Data for Madsen model 1950 LMG:
|6.5×55, 7×57, 7.62×51, 7.62×63, 7.92×57 and others
|magazine, 30 rounds
|Rate of fire
|350-400 rounds per minute
The history of Danish Machine guns is closely tied to one company and one name, although there were, in fact, far more names behind the whole story. The company in question was originally known as Dansk Rekyl Riffel Syndikat A/S, and the name that became a symbol of a Danish military industry was the Madsen. Vilhelm Herman Oluf Madsen originally was an officer in Danish artillery, and later became the War Minister of Denmark who, among other things, supported the development of domestic automatic arms. During his early work, Madsen teamed up with Rasmussen, director of the Kopenhagen arsenal, to develop recoil-operated semi-automatic rifle. Such rifle was adopted by the Danish Marines in 1896, and served as a starting point to develop a new, more potent, fully automatic weapon, which eventually became the first successful light machine gun in the world. All initial development work was done at Kopenhagen arsenal, but, at the same time, a group of private investors formed commercial company known as Dansk Rekyl Riffel Syndikat, or DRRS in short. This company began to build modified and improved versions of the original Madsen / Rasmussen light machine gun for commercial sales worldwide. DRRS team was led by Jens Theodor Schouboe, who patented many features of the Madsen LMG to his own name, eventually creating false impression that it was he who designed the gun. It must be noted that most Madsen guns in Danish military service, especially the early ones, were built at Kopenhagen arsenal, while almost all commercial / export guns were built by DRRS, which later changed its name to Dansk Industrie Sindikat A/S (DISA), and used Madsen name as trade mark.
In a relatively short time Madsen light machine gun found its way into a number of European countries, being adopted or purchased in significant numbers by Austro-Hungary, France, Great Britain, Russia, Sweden, and a number of other powers. During the Great War, licensed manufacture was planned to be established in Russia and UK, although this did not happen in either country – in Russia because of the turmoil of the revolution of 1917 and in the UK because of financial disagreements. Nevertheless, large numbers of Madsen light machine guns were built and exported from Denmark from about 1905 and until about 1950, when mass production of this remarkable weapon ceased. It must be noted, however,that the Madsen LMG was offered through company catalogues up until mid-1960s, apparently on “made on order” basis, in ‘any military rifle caliber between 6.5 an 8 mm’, including then-new 7.62×51 NATO.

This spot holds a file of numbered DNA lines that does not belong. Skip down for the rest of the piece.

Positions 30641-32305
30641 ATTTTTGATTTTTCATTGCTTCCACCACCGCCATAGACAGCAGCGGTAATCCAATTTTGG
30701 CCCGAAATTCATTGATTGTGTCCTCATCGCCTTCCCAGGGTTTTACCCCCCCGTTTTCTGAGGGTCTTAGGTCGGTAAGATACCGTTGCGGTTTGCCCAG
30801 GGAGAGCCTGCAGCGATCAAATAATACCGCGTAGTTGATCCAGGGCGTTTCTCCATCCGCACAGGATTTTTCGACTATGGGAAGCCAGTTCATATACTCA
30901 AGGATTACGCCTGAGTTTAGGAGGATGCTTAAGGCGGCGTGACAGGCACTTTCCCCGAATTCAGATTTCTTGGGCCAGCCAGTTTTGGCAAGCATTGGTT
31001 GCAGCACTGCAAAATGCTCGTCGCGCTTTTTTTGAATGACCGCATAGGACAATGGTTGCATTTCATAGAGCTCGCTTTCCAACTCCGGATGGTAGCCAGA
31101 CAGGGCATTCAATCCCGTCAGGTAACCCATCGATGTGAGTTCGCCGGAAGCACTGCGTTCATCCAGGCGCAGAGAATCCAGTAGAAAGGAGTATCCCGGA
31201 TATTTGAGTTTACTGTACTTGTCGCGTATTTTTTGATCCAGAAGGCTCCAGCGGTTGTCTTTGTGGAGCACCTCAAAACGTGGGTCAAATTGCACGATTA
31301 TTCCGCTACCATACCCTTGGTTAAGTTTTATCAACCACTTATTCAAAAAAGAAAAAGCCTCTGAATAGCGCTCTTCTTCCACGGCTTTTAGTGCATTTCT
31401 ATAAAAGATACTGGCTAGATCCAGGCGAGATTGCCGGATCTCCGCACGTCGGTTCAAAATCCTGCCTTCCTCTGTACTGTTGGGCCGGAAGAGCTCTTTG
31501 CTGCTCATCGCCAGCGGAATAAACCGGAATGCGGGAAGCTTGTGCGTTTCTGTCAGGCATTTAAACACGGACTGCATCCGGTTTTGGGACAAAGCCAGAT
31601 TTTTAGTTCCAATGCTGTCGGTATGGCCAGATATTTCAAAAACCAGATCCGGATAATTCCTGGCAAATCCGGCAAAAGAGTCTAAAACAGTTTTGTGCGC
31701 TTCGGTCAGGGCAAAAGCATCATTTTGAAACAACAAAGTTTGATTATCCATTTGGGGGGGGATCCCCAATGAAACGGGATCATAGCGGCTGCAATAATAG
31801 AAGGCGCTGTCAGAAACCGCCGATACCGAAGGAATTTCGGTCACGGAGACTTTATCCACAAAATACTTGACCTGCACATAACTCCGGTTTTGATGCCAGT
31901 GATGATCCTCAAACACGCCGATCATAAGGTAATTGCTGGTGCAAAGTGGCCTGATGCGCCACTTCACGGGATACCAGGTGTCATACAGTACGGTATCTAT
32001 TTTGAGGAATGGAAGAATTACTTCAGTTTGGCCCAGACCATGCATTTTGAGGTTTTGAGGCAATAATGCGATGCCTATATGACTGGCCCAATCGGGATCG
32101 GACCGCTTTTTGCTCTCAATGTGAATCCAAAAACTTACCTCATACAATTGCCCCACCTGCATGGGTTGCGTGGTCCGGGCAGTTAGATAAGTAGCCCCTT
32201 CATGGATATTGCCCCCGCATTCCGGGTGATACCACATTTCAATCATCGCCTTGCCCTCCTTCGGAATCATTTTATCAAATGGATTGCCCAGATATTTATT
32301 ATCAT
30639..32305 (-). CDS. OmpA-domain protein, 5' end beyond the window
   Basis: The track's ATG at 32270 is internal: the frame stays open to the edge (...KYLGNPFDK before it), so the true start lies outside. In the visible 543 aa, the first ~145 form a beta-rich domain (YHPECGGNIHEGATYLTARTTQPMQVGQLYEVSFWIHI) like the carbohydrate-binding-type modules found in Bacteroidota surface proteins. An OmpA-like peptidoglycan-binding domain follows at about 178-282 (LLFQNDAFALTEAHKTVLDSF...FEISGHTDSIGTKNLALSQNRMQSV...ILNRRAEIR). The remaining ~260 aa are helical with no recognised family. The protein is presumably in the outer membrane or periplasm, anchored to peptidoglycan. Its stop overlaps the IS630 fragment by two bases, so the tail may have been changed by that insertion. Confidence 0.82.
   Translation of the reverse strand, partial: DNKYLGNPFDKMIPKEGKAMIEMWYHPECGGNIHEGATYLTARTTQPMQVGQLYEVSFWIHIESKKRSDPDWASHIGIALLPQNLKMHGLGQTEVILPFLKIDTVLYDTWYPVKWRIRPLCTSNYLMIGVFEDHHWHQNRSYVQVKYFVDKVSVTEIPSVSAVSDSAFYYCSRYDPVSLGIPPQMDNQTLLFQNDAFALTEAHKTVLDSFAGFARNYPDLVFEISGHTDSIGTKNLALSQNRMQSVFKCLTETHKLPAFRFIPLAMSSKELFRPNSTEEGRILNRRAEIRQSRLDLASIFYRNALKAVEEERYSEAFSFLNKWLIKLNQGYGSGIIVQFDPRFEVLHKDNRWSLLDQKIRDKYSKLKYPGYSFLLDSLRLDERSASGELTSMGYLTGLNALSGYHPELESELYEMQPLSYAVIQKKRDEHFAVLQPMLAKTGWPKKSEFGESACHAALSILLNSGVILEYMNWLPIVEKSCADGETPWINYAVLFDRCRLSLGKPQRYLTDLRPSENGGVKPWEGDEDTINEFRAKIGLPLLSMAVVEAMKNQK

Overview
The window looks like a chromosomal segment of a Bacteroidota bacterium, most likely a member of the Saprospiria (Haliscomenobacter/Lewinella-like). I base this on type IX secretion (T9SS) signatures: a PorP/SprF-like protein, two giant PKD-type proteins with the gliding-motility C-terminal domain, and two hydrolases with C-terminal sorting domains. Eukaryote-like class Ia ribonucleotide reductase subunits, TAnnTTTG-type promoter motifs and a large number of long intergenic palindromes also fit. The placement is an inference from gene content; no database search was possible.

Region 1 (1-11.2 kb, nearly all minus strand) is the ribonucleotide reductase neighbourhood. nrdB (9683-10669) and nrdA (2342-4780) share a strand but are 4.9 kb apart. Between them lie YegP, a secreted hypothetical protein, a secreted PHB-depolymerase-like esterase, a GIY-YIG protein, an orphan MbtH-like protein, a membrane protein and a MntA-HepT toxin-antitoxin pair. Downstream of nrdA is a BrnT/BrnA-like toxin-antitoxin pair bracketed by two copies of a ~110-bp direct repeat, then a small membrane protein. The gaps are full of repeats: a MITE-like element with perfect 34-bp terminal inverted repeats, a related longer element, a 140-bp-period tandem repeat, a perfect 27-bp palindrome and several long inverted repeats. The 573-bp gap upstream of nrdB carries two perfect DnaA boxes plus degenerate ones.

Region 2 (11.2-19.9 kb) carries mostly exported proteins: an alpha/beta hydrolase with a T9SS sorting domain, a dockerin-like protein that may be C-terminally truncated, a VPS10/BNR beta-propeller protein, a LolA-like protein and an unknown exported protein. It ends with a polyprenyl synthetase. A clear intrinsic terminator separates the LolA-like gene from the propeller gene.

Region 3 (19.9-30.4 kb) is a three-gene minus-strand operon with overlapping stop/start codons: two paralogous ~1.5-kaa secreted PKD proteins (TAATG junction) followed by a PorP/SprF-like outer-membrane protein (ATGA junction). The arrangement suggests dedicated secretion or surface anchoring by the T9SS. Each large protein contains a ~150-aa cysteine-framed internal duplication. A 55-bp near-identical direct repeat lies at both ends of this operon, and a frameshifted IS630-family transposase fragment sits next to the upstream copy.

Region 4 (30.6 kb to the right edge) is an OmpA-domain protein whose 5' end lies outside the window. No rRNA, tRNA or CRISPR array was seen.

Through the first half of the twentieth century several dozens of countries purchased Madsen light machine guns; those included Finland, Great Britain, Netherlands, China, Imperial Russia, Portugal, and a number of other South American and Asian countries. Of course, Denmark itself also made a good use of Madsen guns. Most users discarded their “obsolete” Madsen guns by the 1970s, although some guns were and still are used in more remote parts of the world. In Indonesia, Madsen guns were used for training until about 1980, and very recently a few Madsen guns were observed in the hands of Mexican police forces, providing fire support against heavily armed gangs during anti-drug raids.
The Madsen light machine gun is a recoil-operated, magazine-fed, air-cooled weapon that fires from a closed bolt. It uses one of most unusual operating systems with a non-ramming breech block, broadly derived from the 19th century single-shot Peabody-Martini rifles. Despite its apparent complication, the Madsen was usually of high production quality, and worked reasonably well, especially in non-rimmed cartridges. Over fifty years of production, these machine guns were manufactured in about a dozen calibres from 6.5mm to 8mm, and in a great number of variations which differed in the shape of the accessories, minor parts details etc.
The barrel of the gun is heavily finned and enclosed within a tubular jacket with a number of cooling ports. On late production guns the front of the barrel jacket also serves as a recoil booster and a flash hider. If necessary, the hot barrel can be replaced with a fresh one under field condition in reasonable time.